The diagnosis and treatment of pemphigus foliaceus are similar to that of pemphigus vulgaris (see "Treatment" above). Some mild cases of pemphigus foliaceus respond to topical glucocorticoids [57,58]. Most cases, however, require systemic glucocorticoids with or without immunosuppressive therapy, although often treatment can be less aggressive since overall morbidity and mortality are lower in this disease than in pemphigus vulgaris.
PARANEOPLASTIC PEMPHIGUS - Paraneoplastic pemphigus occurs in patients with a known or occult neoplasm . It is typically associated with lymphoreticular malignancies, including non-Hodgkin lymphoma, chronic lymphocytic leukemia, Castleman's disease, thymoma, and Waldenstrom's macroglobulinemia [60,61]. A blistering disorder characterized as a paraneoplastic pemphigus-like phenomenon has also been described with the antineoplastic drug fludarabine .
Paraneoplastic pemphigus is associated with autoantibodies directed against both basement membrane and epithelial cell surface membranes . Patients form anti-Dsg 1 and anti-Dsg 3 antibodies, and also have pathogenic autoantibodies against plakin proteins .
Patients with paraneoplastic pemphigus often have severe mucocutaneous disease with ocular and oral blisters and skin lesions that resemble erythema multiforme, bullous pemphigoid, or lichen planus (show picture 5). This can be the initial presentation of malignancy or may occur in individuals with a known neoplastic process. A clue to the presence of paraneoplastic pemphigus in the former case is the presence of apparently severe oral pemphigus with atypical cutaneous findings.
The disease tends to be progressive and is often fatal within two years when associated with a malignant neoplasm . Treatment of the underlying malignancy does not influence the skin disease, although treatment of associated benign neoplasms (eg, thymoma, Castleman's disease [61,64]) does lead to resolution of paraneoplastic pemphigus.
Treatment of paraneoplastic pemphigus is similar to that for pemphigus vulgaris. Systemic glucocorticoids are the mainstay of therapy; combination therapy with cyclosporine or cyclophosphamide has also been used.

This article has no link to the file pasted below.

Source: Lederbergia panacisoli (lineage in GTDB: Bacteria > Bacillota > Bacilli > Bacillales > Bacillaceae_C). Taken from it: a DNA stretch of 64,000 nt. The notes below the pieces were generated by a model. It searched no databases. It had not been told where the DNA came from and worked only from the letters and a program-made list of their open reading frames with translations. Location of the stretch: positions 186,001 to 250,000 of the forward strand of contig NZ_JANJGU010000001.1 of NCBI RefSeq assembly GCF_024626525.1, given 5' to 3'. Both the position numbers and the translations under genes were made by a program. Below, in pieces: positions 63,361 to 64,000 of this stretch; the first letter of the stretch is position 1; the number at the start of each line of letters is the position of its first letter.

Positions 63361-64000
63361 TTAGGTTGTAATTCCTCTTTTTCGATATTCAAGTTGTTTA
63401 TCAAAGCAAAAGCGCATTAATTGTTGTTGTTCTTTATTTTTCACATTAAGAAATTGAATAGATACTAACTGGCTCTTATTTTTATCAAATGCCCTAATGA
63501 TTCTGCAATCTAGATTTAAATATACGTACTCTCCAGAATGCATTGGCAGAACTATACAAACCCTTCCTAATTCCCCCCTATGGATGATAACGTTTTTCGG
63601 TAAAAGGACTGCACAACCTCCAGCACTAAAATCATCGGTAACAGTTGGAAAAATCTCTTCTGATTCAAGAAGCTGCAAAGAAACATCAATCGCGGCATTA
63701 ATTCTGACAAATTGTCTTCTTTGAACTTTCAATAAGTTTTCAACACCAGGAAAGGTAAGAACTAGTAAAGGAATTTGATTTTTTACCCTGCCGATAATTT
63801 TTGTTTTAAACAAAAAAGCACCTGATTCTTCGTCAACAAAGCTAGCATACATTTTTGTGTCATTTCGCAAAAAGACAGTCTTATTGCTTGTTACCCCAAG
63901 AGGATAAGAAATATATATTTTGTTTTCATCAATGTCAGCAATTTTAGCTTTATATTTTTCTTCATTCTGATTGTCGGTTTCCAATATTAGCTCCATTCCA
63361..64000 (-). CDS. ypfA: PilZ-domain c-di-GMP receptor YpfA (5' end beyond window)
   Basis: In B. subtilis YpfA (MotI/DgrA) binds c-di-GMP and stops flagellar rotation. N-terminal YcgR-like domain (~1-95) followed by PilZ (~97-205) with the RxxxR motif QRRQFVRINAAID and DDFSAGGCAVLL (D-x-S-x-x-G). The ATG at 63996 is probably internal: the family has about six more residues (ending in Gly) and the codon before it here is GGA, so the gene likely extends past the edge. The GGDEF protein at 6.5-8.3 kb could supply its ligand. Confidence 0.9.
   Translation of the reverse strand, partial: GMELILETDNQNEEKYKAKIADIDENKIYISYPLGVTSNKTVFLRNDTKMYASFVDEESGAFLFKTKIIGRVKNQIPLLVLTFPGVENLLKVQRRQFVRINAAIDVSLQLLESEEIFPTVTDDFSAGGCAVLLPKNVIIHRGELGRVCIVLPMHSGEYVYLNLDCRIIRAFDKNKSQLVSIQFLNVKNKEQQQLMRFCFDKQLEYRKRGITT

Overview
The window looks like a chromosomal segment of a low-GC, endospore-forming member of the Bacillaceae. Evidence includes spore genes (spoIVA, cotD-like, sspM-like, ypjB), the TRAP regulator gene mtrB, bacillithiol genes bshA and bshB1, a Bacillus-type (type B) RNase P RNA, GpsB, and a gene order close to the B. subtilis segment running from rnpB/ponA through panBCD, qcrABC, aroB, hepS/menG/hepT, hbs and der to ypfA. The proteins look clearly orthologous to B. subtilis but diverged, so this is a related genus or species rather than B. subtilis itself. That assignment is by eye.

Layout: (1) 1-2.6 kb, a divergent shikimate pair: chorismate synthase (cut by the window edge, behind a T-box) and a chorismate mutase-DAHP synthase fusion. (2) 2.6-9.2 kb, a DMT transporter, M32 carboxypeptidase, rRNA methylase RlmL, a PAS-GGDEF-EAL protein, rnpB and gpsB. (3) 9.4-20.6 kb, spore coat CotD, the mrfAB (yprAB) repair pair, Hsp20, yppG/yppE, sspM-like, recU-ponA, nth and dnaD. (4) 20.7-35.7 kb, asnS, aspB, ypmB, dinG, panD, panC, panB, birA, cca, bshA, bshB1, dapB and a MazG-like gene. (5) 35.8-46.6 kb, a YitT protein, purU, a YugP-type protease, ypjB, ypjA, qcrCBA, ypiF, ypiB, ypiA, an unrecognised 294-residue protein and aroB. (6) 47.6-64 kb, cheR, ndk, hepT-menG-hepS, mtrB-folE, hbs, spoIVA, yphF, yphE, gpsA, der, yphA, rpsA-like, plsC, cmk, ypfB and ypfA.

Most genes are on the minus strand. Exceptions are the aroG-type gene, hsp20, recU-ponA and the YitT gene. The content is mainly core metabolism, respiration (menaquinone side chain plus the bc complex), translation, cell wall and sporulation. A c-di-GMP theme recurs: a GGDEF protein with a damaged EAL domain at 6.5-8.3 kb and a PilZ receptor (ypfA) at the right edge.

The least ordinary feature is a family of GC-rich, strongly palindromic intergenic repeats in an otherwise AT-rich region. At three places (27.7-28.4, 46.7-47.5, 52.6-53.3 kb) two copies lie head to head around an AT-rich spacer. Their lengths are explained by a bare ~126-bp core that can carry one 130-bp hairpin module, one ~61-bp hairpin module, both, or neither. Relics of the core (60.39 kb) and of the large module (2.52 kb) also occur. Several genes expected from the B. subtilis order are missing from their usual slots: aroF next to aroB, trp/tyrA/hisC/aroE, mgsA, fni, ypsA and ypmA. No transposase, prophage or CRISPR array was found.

NIKOLSKY SIGN - The Nikolsky sign is a mechanical sign that involves the clinician applying pressure to skin causing an intraepidermal cleavage that allows the superficial skin to slip free from the deeper layers . There is some disagreement about the exact definition and method of eliciting a Nikolsky sign, and the term is often also applied to a subepidermal cleavage. We will use the term to refer to the presence of either depth of cleavage (a positive Nikolsky sign); this can be seen in various bullous diseases including pemphigus, bullous pemphigoid, toxic epidermal necrolysis, and staphylococcal scalded skin syndrome .
The clinician can attempt to elicit a Nikolsky sign either on normal skin or at the margin of a blister (show picture 6). A study involving 123 patients with blisters and erosions (26 of whom had pemphigus, including 21 with pemphigus vulgaris and 3 with pemphigus foliaceus) found that these two methods had differing sensitivity and specificity for pemphigus. A positive Nikolsky sign on normal skin had a sensitivity of 38 percent and specificity of 100 percent for pemphigus, while a positive Nikolsky sign at the margin of a blister had a sensitivity of 69 percent and a specificity of 94 percent . Four of 10 patients with bullous pemphigoid had a positive Nikolsky sign at the margin of a blister, but none had a positive Nikolsky sign on normal skin.
However, in typical clinical practice where the Nikolsky sign is both being elicited and interpreted by a provider with little or no experience with the sign, it is unlikely that it will have similar sensitivity and specificity to that seen in the above study .